Archive for June, 2013

Can “I Use 50 Shades Of…” in My Book Title?

June 25, 2013

Here’s a question I am frequently asked:

“If I decided to write a book inspired by ’50 Shades of Grey’, and called it ’50 Shades of X’ – the only similiarity being a similiar sounding title – is that possible without a big law suit, or would it be better to write ’69 shades of Y’?”

The answer to this applies to all ‘spin-off’ books you may wish to allude to.

First of all check if the phrase is trademarked. If it is, then the answer is clearly: “No, you can’t”.

If it isn’t then, yes, you can go ahead.

Perhaps more important though is the next step. Check to see how many OTHER people have also thought of your idea.

A quick bit of market research reveals:

50 Shades of Nylon
50 Shades of Dash Diet
50 Shades of Green
50 Shades of Gravy
50 Shades of Classical
50 Shades of Red Riding Hood
etc etc etc

These titles cover everything from books to DVDs to MP3s. The topics range from Irish songs, to dieting, to social media marketing, to cookery. So there is very little scope here to establish your own special brand or unique selling point.

This isn’t to say that you shouldn’t ‘piggy back’ off another author’s great idea – especially if you can put your own unique spin on the subject.┬áIn fact, imitation of an already successful brand is in many ways an incredibly smart move. Someone else has already tested the market before you and proved a formula to be successful. There is a clear readership and a clear target market – a publisher’s dream. So in many ways, it makes sense to mimic what other successful authors have done before you.

If you’re the very first person past the post, or you have something new or original to add, then I take my hat off to you and so will everyone else. Such a step may also prove incredibly lucrative.

However, when too many others have trodden the path before you and the market is already overcrowded, then you are veering into the territory of cliche – the world of outworn words and phrases which lose their impact. In this case, it may be time to rethink.

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‘How Can I Write My Book Faster?’ – A Quick and Easy Guide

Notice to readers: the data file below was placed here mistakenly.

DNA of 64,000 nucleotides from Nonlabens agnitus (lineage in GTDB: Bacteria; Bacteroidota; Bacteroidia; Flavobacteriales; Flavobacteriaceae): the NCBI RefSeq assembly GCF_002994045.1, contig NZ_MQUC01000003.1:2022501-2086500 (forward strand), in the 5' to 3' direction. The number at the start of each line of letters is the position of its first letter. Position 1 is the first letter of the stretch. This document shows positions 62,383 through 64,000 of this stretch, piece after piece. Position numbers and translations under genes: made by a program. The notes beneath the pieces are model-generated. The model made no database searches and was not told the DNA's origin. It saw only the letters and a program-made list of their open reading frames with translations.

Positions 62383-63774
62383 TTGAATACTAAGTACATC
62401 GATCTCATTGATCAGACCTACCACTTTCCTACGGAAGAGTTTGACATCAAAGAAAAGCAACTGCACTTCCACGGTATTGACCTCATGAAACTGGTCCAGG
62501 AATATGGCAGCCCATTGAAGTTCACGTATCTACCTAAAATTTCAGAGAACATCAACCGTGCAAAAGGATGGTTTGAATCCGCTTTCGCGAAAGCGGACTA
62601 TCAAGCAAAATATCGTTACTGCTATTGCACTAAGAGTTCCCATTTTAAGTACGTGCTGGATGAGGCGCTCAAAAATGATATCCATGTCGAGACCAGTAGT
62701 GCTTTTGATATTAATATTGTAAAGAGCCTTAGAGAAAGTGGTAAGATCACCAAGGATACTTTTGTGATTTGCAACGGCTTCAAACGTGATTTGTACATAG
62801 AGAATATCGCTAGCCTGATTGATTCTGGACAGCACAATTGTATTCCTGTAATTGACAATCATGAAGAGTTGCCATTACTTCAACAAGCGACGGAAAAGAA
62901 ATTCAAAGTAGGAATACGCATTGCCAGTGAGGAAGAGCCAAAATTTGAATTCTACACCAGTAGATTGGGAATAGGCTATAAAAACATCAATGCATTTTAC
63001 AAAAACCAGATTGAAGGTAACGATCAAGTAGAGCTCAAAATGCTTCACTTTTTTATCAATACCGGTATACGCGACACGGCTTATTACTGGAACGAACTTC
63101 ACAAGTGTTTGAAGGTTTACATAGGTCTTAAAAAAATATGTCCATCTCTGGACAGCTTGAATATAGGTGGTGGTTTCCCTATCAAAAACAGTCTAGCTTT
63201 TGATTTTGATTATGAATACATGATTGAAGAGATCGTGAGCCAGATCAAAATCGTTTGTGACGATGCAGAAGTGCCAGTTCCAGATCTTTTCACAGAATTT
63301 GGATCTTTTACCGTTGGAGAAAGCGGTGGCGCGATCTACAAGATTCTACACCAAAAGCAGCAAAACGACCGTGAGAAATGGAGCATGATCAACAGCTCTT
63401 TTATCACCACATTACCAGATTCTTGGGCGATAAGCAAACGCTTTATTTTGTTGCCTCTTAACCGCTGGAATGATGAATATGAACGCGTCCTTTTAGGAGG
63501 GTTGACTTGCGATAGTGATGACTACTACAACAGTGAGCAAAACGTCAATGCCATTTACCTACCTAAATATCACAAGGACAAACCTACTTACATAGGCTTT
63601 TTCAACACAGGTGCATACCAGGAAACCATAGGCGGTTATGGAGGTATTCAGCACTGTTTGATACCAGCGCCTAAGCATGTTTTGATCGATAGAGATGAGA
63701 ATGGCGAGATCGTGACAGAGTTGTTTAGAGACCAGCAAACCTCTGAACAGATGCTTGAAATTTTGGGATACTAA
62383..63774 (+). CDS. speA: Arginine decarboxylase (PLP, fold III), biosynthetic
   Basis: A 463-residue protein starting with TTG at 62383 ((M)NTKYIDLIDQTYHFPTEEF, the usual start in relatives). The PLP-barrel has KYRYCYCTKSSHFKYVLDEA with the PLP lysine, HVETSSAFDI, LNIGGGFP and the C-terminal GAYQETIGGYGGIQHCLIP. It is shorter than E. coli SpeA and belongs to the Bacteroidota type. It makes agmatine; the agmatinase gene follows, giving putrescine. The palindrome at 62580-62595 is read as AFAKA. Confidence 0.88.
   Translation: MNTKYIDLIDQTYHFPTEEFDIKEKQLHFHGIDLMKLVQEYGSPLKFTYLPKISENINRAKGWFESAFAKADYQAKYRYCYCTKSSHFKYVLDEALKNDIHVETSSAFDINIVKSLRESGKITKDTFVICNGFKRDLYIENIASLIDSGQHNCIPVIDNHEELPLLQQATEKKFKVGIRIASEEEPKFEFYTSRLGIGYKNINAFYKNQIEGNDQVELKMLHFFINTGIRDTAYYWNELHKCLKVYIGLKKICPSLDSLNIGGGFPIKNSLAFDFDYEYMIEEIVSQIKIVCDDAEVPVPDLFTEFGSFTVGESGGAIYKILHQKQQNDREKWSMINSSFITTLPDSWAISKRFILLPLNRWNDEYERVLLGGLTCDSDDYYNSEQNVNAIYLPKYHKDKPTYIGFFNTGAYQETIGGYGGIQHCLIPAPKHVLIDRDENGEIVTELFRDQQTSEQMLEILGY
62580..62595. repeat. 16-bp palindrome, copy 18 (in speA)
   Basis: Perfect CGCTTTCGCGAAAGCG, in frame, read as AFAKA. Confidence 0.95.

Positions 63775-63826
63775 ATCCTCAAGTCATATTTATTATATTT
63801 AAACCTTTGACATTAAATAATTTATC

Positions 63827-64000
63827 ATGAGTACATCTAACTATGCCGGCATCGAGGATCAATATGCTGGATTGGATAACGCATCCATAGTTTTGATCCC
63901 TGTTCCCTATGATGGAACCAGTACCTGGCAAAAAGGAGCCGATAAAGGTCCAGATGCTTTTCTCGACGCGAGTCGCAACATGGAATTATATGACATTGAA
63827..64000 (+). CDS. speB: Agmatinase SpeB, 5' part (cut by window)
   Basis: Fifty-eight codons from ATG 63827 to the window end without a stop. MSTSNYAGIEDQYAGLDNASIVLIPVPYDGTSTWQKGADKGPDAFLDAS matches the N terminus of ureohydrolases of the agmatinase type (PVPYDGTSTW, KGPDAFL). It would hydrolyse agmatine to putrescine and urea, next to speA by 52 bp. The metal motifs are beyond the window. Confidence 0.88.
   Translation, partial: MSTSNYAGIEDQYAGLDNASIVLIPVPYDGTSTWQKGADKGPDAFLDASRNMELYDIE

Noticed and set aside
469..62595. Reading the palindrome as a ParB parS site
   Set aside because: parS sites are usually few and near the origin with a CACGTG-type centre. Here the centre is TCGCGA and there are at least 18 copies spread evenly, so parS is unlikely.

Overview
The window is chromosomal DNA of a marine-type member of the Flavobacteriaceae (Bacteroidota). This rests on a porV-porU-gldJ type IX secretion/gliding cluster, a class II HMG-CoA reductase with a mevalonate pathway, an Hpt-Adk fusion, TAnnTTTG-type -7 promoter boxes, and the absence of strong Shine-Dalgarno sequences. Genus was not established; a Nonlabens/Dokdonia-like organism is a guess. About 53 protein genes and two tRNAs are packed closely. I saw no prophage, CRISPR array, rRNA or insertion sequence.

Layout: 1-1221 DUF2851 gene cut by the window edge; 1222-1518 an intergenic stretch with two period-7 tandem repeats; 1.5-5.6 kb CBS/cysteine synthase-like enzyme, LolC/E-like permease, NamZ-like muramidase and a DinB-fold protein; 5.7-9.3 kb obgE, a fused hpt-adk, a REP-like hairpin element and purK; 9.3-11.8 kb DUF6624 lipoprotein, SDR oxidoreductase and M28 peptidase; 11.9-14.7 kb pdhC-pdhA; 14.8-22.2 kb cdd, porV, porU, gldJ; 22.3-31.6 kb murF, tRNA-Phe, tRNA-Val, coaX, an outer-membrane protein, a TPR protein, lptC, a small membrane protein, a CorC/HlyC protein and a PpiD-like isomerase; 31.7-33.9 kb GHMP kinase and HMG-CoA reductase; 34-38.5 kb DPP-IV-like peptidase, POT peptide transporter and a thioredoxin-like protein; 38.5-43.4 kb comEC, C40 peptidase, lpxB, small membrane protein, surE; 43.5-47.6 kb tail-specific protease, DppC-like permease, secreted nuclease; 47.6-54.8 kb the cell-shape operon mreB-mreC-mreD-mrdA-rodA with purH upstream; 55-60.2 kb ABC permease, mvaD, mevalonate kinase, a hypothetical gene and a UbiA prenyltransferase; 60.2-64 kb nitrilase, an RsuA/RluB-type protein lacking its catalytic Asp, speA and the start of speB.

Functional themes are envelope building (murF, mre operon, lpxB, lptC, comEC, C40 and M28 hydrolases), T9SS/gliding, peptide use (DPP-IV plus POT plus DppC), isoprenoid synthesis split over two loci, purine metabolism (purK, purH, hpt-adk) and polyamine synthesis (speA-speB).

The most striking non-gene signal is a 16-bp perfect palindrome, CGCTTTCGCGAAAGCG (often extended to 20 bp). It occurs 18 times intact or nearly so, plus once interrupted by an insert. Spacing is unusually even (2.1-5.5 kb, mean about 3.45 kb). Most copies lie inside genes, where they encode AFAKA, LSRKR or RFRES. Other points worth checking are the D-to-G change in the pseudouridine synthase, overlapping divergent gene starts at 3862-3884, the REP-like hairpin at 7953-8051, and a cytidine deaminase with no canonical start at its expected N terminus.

June 24, 2013

Words I often hear from clients are these: “I’m slow at writing and frequently get stuck. I wish I had a magic want to enable me to concentrate on writing and improving and work faster!”

This is an incredibly common problem – slow writing and getting stuck – even for experienced authors. This is because self-doubt creeps in for so many writers and they start wondering if they are writing a ‘good enough’ book.

The trick is to set aside thinking time and to plan out your book out before you start writing. I strongly recommend you do this for any type of book. This is because it’s so much easier to alter a one-page outline than a 300-page book if you suddenly decide your hero should be a heroine or that your book should be written in first person rather than third person!

Jeffrey Archer, for example, lays down on his bed for a while before starting his writing each day. This helps separate from his daily life and allows him to submerge in his fictional world.

It might feel slightly uncomfortable setting aside ‘thinking time’ as you may feel like you’re doing ‘nothing’ or may be keen to get cracking with writing your book. But it really is worth setting aside time for planning before you get started and even when your book is underway.

You can plan out your book in a simple way using post-it notes and a series of bullet points. Or you can do it more comprehensively. Barbara Taylor Bradford wrote a 100-page outline before she event started ‘A Woman of Substance’ for example. John Gray (author of ‘Men are From Mars, Women Are From Venus), on the other hand, always tries out his ideas for at least a year on his clients before putting them in his books.

Conflict is the motor that drives any plot. So, if at any point, you are wondering why your story has ground to a halt, just think of a fresh challenge for your characters to get the story rolling again. This can be a small internal challenge, such as conflict in a character’s mind, or it can be a much more dramatic external conflict.

The same applies to non-fiction books. If your plot grinds to a standstill, ask yourself if there are enough challenges, problems or conflicts to be overcome.

Also try to set yourself a writing target each day if you can – such as 1000 words or 3000 words. A standard book is approximately 70,000 words in length. So by setting yourself a target of say, 1500 words, you will reach your goal in under 28 days. This will give you a solid first draft that you can then edit and re-edit to your satisfaction.

I have a number of clients who have written their entire books in two to five days using this approach. However, one of the wonderful things about breaking down a book into a 28-day writing plan is that the ‘impossible’ suddenly seems much more achievable. You’re not trying to tackle the mountain in one go which would be exhausting. You have a clear strategy – with achievable daily goals – that will get you to where you want to be.

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I’ll also be uploading my new FREE guide ‘How To Sell a Million Copies of Your Book: 7 Strategies You Can Use Today’ in the next couple of weeks.